At the state level, Governor Cuomo signed into law A. 10152 / S. 8090, “to provide sick leave benefits to employees and to provide sick leave benefits, paid family leave, and benefits due to disability for employees subject to a mandatory or precautionary order of quarantine or isolation due to COVID-19.”
- employees subject to mandatory or precautionary quarantines working for businesses with 1-10 employees will receive unpaid sick days, full job protection, and can immediately qualify for paid family leave and temporary disability benefits.
- employees subject to mandatory or precautionary quarantines working for medium sized businesses (11-99 employees) and small employers (1-10 employees) with a net income of $1 million a year will receive 5 paid sick days, full job protection, and can immediately qualify for paid family leave and temporary disability benefits at the conclusion of their sick leave.
- employees subject to mandatory or precautionary quarantines working for large businesses (100 or more employees) and public employees will receive paid sick days for the duration of the quarantine, plus full job protection.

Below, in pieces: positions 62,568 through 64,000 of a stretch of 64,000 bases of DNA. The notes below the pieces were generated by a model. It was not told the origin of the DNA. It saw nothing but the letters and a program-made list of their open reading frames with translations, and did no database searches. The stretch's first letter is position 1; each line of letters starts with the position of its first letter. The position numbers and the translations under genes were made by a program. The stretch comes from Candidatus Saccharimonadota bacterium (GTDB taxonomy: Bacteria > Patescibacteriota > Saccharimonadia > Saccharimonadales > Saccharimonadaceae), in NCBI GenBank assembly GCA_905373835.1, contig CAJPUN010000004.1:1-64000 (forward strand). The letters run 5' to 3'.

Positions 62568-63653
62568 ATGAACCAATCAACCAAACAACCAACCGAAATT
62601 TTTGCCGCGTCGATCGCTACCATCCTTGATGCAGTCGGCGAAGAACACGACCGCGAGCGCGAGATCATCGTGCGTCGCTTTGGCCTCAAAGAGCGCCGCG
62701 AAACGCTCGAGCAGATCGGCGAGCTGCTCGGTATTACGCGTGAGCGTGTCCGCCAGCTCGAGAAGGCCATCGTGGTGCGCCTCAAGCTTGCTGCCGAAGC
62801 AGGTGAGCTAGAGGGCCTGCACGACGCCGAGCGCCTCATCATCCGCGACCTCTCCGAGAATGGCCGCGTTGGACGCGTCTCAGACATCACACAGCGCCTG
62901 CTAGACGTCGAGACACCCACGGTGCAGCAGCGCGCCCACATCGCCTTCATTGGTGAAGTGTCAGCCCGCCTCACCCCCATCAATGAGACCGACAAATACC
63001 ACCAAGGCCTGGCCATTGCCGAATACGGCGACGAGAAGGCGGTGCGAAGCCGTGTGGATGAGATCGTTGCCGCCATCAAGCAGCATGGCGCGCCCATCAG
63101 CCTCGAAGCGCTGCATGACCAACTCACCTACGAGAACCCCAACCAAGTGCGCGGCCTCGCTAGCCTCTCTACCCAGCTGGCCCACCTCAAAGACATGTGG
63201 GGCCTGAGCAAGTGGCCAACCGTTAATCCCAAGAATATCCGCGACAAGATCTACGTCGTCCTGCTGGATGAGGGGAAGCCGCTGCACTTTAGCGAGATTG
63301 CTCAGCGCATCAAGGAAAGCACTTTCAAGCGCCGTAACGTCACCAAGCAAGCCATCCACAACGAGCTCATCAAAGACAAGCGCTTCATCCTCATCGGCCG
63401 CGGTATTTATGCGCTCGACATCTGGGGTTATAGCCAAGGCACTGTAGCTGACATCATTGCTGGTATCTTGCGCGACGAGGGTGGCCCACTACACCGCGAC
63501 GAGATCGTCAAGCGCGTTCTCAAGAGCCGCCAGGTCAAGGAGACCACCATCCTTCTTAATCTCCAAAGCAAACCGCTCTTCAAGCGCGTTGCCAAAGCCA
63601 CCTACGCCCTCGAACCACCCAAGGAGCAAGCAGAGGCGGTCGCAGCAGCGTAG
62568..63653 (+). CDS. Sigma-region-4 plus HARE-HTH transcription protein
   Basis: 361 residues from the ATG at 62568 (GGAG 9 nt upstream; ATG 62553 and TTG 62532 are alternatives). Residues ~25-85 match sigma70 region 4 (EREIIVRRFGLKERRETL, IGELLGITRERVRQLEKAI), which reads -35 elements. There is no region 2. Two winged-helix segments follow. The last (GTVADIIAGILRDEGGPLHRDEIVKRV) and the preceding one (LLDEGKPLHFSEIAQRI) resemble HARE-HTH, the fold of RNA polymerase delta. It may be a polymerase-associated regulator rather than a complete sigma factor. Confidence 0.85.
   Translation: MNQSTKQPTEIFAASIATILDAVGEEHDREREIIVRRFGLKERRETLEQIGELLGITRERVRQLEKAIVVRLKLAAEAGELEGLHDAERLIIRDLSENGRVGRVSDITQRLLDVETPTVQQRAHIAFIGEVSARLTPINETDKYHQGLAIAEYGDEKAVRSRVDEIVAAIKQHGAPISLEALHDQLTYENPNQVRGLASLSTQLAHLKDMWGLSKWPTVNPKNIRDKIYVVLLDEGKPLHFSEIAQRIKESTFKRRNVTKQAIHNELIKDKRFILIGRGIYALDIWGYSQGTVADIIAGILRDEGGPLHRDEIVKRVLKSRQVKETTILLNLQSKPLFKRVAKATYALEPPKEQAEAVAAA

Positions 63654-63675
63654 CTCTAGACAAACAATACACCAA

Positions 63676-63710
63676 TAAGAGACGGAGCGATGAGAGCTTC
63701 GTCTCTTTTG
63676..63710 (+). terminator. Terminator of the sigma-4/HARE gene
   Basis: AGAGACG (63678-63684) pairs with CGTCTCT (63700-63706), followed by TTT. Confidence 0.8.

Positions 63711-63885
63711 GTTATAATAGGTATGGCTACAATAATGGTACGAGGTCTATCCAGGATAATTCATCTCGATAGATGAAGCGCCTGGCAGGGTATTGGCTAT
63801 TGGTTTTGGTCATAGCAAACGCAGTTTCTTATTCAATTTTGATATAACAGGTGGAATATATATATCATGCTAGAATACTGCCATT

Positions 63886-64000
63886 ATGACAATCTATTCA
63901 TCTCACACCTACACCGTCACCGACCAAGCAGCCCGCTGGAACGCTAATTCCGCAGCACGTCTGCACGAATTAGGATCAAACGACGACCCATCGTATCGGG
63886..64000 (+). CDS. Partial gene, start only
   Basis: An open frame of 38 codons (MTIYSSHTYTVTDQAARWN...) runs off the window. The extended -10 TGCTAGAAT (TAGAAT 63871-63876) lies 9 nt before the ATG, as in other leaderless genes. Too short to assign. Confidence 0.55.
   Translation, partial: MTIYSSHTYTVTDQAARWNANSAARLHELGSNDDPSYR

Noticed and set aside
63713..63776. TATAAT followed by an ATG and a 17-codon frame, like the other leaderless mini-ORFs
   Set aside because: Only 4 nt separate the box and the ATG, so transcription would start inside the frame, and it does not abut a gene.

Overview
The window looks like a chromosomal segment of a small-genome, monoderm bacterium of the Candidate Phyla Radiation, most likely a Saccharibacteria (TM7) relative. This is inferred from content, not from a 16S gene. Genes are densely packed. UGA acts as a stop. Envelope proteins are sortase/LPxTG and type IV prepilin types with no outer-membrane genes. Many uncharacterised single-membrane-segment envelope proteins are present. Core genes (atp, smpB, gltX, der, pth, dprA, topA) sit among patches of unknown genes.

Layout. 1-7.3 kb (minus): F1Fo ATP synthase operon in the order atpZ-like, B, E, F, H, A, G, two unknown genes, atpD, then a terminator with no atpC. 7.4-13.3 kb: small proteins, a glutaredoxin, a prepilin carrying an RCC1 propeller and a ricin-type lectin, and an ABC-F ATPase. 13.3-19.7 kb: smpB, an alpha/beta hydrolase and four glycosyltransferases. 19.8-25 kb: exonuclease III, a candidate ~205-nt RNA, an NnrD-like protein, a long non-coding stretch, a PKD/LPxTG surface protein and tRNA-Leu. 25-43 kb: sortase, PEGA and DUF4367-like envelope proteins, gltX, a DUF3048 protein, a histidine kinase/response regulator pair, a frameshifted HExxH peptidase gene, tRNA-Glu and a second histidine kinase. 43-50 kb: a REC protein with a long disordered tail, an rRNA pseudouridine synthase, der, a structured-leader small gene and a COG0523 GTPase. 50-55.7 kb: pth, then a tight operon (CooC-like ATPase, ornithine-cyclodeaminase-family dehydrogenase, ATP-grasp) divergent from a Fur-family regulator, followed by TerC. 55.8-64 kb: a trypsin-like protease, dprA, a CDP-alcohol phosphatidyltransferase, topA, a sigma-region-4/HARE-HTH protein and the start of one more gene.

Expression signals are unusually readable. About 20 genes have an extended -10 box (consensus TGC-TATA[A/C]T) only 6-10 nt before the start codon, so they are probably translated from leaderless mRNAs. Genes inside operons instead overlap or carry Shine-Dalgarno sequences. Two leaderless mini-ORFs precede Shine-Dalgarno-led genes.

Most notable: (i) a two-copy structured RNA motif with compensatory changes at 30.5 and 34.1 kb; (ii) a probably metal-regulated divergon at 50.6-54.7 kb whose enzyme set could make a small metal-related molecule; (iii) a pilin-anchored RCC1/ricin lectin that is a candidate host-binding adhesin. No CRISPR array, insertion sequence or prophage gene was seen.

- employees qualify for paid family leave to care for a minor dependent child who is subject to a mandatory or precautionary order of quarantine or isolation due to COVID-19.
Effective 180 days after the bill becomes law (and so not directly responding to the public health emergency):
- employees working for small employers (1-4 employees), employees will receive five unpaid sick days per year, plus full job protection when taking sick days.
- employees working for medium sized employers (5-99 employees) and small employers (1-4 employees) with a net 1 income of $1 million a year, employees will receive five paid sick days per year, plus full job protection when taking sick days.
- employees working for large employers (100 or more employees), employees will receive seven paid sick days per year, plus full job protection when taking sick days.
At the federal level, President Trump signed the “Families First Coronavirus Response Act” on March 18. Jackson Lewis has written up a summary of the new employer responsibilities under the law, as well as an FAQ.
What economic assistance programs for business owners or property owners have been put into place?
Small businesses and not-for-profits in Westchester are now eligible to receive low-interest federal disaster loans for working capital if they have suffered substantial economic injury as a result of the Coronavirus (COVID-19). We wanted to share this important information with our members. Our small businesses and not-for-profits are the lifeblood of our community. This first wave of assistance from the federal government is essential to provide some stability to our businesses and not-for-profits struggling with cash flow. The BCW is grateful to the SBA for including us in the declaration. Access to EIDL funds will help businesses cover basic essentials, such as payroll and fixed costs, in the short term, and will bring much needed certainty and stability at a time when it’s needed most.